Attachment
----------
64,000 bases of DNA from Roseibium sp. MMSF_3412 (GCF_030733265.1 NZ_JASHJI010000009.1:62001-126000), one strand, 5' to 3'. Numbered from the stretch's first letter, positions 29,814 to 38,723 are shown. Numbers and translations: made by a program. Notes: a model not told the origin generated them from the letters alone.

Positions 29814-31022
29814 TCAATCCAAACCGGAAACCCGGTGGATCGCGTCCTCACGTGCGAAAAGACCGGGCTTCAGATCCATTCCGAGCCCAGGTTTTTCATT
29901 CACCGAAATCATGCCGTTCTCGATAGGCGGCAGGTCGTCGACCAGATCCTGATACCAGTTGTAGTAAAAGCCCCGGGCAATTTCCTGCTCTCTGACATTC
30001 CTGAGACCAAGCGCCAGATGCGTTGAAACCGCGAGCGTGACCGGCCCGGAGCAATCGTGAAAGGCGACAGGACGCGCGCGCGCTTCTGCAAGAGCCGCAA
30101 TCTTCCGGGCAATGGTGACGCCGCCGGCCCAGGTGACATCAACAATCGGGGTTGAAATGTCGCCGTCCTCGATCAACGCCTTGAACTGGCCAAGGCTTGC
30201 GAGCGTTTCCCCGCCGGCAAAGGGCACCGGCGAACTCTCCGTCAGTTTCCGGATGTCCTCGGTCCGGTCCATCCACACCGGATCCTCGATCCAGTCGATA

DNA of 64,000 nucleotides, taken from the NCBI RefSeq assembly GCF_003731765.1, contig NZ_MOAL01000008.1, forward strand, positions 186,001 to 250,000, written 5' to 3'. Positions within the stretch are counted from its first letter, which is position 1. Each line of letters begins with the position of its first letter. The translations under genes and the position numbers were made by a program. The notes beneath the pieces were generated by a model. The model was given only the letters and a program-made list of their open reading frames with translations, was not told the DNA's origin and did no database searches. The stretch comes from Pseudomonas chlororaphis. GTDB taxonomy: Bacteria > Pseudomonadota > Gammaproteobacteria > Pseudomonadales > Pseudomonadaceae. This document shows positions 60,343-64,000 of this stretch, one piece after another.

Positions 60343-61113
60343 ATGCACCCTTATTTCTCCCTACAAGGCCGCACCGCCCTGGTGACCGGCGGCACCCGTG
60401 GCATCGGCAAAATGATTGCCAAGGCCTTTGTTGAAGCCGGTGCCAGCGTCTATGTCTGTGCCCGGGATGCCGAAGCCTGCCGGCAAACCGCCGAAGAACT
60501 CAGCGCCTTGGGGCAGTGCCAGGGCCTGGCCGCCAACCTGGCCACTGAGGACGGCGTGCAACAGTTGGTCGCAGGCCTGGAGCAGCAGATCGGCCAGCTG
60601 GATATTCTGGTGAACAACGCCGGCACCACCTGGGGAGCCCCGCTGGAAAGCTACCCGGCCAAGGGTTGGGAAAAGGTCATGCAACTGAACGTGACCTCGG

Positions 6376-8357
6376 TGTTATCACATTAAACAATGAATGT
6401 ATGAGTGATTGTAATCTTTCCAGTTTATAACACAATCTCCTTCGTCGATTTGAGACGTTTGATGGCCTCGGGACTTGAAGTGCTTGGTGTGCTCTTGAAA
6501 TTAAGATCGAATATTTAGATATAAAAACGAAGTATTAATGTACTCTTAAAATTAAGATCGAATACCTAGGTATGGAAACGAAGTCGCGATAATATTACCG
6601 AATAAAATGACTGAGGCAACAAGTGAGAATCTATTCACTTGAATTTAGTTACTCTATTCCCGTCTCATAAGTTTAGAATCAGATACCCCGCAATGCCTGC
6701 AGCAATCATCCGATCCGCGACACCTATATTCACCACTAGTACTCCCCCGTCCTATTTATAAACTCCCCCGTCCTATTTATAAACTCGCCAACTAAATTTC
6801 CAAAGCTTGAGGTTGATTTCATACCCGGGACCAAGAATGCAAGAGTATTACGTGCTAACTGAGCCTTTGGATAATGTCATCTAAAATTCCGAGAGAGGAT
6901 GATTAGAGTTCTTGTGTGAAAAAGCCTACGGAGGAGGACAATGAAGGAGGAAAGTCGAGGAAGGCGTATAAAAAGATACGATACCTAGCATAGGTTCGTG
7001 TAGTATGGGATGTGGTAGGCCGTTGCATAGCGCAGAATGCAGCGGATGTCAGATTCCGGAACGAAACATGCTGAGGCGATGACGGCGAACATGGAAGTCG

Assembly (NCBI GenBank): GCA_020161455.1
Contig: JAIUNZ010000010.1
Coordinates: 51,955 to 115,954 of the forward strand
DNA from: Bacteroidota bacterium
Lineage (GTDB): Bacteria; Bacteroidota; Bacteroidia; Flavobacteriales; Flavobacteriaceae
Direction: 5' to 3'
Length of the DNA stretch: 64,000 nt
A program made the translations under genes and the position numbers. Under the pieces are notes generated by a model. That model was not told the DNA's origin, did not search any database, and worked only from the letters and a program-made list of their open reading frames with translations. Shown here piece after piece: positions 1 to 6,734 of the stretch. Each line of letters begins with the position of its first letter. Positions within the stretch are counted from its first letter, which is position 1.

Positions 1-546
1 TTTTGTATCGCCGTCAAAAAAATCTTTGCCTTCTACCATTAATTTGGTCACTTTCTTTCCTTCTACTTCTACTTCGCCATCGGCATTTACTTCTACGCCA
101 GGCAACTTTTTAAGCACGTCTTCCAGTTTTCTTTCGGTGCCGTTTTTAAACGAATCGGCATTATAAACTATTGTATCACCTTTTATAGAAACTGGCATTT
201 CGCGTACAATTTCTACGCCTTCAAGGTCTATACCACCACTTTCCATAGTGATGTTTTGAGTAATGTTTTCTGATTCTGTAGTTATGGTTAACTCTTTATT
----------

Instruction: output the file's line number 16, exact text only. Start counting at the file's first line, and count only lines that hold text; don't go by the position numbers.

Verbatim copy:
6401 ATGAGTGATTGTAATCTTTCCAGTTTATAACACAATCTCCTTCGTCGATTTGAGACGTTTGATGGCCTCGGGACTTGAAGTGCTTGGTGTGCTCTTGAAA